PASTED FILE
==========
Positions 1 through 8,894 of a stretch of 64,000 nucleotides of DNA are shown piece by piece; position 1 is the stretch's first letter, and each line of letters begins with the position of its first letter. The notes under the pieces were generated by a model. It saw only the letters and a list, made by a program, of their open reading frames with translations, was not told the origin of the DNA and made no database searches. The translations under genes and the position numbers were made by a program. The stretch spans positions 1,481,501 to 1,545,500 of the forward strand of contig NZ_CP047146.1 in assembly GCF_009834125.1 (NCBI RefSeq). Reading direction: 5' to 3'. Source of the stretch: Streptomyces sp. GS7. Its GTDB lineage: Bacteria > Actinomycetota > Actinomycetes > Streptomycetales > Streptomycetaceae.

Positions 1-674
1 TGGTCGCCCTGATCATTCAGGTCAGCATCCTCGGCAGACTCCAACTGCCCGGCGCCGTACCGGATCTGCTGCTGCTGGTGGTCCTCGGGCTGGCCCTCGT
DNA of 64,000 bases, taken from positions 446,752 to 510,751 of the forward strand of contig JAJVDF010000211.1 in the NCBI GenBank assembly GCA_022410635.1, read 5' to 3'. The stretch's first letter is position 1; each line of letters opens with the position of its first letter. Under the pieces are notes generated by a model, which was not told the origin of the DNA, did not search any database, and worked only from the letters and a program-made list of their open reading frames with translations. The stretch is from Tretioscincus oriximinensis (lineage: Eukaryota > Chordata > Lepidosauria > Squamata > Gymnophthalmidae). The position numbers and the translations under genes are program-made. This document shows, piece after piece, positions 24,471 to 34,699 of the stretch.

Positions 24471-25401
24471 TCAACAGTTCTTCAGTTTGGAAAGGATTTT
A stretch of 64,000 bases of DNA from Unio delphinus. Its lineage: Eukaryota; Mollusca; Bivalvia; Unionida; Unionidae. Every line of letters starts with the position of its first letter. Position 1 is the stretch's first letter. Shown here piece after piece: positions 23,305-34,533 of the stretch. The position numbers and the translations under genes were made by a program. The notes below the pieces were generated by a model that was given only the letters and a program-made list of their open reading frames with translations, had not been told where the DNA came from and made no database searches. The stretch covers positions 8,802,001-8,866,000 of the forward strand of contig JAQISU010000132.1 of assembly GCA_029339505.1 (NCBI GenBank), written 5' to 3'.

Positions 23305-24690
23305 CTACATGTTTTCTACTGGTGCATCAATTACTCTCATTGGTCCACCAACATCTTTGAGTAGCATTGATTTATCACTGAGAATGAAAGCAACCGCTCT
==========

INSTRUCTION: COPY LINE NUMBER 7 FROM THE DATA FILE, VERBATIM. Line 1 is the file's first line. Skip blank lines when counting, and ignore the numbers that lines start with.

A stretch of 64,000 bases of DNA from Unio delphinus. Its lineage: Eukaryota; Mollusca; Bivalvia; Unionida; Unionidae. Every line of letters starts with the position of its first letter. Position 1 is the stretch's first letter. Shown here piece after piece: positions 23,305-34,533 of the stretch. The position numbers and the translations under genes were made by a program. The notes below the pieces were generated by a model that was given only the letters and a program-made list of their open reading frames with translations, had not been told where the DNA came from and made no database searches. The stretch covers positions 8,802,001-8,866,000 of the forward strand of contig JAQISU010000132.1 of assembly GCA_029339505.1 (NCBI GenBank), written 5' to 3'.